BAMRbassador Kate Walton, a partner in a government relations firm, is a mom of two + a step-mom of two. 

This summer, when my physician said, “I am recommending a hysterectomy,” my first reaction was relief.

After spending the better part of two years working with my doctor trying to manage increasingly difficult reproductive health symptoms, this recommendation was also not a surprise. I didn’t take the prospect of surgery lightly, yet I also was exhausted by the cycle of intrusive screening, waiting for results, and yet another procedure. My lady-bits problem wasn’t going to get better and trying to solve it piecemeal wasn’t working.

This doctor delivered my oldest daughter and has been my primary care physician for the past 20 years. So, he was not surprised when I asked if surgery could be scheduled for early October to allow me to do a trail race with my adult step-children in Crested Butte, Colorado. With sign off on the timing, surgery was scheduled for a slim six days after the race.

It was mentally hard to train for an endurance event knowing that as soon as I cross the finish line, my hard-fought strength and endurance would transition to recovery from abdominal surgery. Accepting that months and months of planks and hill repeats would be quickly undone by five small incisions across my stomach. Yet I managed to put together a consistent training block, and I arrived in Colorado fit enough to cover the distance, even with the challenges of terrain and elevation. (Did I mention I live in Iowa, roughly 800 feet above sea level?)

in the thick of it

The views did not disappoint

Race weekend was so special. I’ve been a step-parent to Meghan and Lane for 23 years, but this is the first time I’ve had this kind of time with them—without their dad or younger sisters along. We ate delicious food, marveled at the changing fall colors, the mountains, tucked in to watch “The Great British Bake Off,” and, oh, did a trail race.

When you’re a flatlander, there’s no way to prepare for a race that tops out at 10,000 feet of elevation with 2,800 feet of climbing. It was so hard and so unbelievably beautiful. There were three creek crossings through icy-cold mountain springs (and the resulting soggy shoes); a climb so steep it took me 28 minutes to cover one mile (yes, I was moving the entire time); and one point when the light came through the trees so golden, I thought, “I will never forget what this looks like.” I ran the 35K while Meghan and Lane tackled the 55K, so I was alone on the journey and among the last of the 35Kers to cross the finish line.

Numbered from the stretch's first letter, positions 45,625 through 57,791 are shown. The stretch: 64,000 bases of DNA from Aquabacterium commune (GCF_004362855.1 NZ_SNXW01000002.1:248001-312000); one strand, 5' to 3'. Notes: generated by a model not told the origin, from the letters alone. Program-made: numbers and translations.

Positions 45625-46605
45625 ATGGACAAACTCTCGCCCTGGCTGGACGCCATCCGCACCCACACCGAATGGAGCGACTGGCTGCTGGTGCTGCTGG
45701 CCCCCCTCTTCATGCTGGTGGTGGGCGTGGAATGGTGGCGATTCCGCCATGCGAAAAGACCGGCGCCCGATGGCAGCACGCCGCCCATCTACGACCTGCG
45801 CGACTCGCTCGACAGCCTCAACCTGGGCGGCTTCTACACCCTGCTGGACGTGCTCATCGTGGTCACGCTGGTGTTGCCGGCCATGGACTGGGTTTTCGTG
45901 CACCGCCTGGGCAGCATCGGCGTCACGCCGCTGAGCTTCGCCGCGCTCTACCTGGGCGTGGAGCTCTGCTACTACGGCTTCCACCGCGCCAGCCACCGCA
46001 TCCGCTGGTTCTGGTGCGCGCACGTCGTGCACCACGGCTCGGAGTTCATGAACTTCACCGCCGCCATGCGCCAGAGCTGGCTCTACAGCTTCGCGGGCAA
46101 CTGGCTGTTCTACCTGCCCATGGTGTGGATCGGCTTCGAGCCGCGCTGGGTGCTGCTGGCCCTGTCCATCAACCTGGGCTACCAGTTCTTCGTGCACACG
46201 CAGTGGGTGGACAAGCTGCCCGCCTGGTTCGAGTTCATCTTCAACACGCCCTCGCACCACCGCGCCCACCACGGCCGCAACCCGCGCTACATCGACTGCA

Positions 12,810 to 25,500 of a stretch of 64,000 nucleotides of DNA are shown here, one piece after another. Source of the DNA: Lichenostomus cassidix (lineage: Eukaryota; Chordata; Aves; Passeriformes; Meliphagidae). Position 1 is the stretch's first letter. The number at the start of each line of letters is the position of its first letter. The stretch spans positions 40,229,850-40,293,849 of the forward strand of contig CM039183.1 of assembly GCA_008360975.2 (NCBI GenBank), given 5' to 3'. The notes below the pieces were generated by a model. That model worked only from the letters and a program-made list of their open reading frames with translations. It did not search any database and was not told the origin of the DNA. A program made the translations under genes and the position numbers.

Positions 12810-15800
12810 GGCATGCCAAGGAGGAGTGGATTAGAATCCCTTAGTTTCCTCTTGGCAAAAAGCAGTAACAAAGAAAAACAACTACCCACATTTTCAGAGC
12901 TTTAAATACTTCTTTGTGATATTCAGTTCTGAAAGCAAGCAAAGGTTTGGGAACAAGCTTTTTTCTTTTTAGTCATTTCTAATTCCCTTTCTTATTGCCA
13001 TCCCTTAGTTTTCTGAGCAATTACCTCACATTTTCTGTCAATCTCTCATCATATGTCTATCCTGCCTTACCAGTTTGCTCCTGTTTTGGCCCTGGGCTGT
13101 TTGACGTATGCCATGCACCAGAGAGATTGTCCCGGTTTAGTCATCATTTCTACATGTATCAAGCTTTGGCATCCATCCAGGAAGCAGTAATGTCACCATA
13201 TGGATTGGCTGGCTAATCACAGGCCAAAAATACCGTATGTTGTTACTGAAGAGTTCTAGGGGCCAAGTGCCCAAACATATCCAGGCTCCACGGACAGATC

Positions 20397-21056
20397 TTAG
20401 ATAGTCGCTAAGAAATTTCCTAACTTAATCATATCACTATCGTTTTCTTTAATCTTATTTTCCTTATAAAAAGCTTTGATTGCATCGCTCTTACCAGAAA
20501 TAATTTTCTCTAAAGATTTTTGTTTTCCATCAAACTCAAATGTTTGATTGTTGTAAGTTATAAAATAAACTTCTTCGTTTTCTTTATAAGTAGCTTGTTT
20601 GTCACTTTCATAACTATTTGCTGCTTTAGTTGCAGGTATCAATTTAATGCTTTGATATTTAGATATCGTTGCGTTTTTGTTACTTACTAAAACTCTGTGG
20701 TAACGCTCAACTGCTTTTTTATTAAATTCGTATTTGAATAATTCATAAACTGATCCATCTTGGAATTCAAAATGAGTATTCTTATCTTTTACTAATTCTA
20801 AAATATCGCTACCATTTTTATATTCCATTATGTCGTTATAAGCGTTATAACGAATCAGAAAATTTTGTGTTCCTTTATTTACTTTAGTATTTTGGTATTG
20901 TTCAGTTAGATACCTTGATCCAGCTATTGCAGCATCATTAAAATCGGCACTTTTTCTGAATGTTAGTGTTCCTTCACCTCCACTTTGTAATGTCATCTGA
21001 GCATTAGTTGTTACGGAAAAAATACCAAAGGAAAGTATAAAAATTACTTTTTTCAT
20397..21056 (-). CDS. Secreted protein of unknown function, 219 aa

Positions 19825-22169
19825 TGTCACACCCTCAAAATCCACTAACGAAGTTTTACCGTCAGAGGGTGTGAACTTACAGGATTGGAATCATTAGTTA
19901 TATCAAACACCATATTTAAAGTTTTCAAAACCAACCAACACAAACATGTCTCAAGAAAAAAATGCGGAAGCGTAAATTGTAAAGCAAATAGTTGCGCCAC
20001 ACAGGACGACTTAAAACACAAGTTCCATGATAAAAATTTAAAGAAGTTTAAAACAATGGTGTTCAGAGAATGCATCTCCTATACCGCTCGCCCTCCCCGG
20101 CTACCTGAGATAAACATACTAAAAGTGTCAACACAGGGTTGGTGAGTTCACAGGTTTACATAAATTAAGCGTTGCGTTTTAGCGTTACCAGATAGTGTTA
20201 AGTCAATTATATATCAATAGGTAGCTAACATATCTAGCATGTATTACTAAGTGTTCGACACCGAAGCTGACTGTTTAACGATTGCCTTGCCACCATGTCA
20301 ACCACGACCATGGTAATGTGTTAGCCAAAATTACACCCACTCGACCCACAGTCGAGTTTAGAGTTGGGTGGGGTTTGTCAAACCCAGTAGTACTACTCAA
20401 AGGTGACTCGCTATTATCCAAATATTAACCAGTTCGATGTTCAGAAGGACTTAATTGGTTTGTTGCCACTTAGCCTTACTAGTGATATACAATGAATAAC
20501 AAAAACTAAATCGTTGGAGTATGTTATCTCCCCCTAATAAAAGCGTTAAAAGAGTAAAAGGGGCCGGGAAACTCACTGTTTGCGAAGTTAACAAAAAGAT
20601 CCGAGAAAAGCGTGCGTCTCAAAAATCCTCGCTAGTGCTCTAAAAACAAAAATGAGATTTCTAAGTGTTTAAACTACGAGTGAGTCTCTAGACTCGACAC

A few days later back in Iowa, I was in the out-patient surgical center, holding my husband’s hand, listening to post-operative instructions being repeated for the third or fourth time. “Take easy walks as soon as you can; don’t lift anything over 20 pounds; this weekend will be hard, but you should be feeling better next week…”

in the thick of it

They’re not running clothes, but surgery means a better path ahead for her body

Luckily for me, all of this is true. I was groggy and uncomfortable, but not in pain. I went on a short walk 36 hours after surgery, and I felt dramatically better four days post-op.

I’ve been a runner for 25 years. I know the cumulative effect of those training miles helped my body begin to recover smoothly. I’ve had injuries—including hip surgery six years ago and a stubborn bout of posterior tibial tendonitis—and returned to running each time, motivated by the feeling of a few easy miles in the early morning light.

in the thick of it

At the race finish line but knowing there’s a medical finish line just ahead

I am taking this time with easy walks and Pilates to heal and promote a full recovery. Having come back before, I have a sense of what lies ahead. I feel discouraged and sad, knowing there is no fitness savings account to draw from, knowing how much work it will take to get back to a level of fitness where I feel confident, strong in my body, and able to take for granted running a few easy miles before work. And knowing that I can’t do much about it right now while my body heals is an exercise in patience I don’t naturally possess. But the optimist in me also trusts that running will be there for me and that it is worth the wait.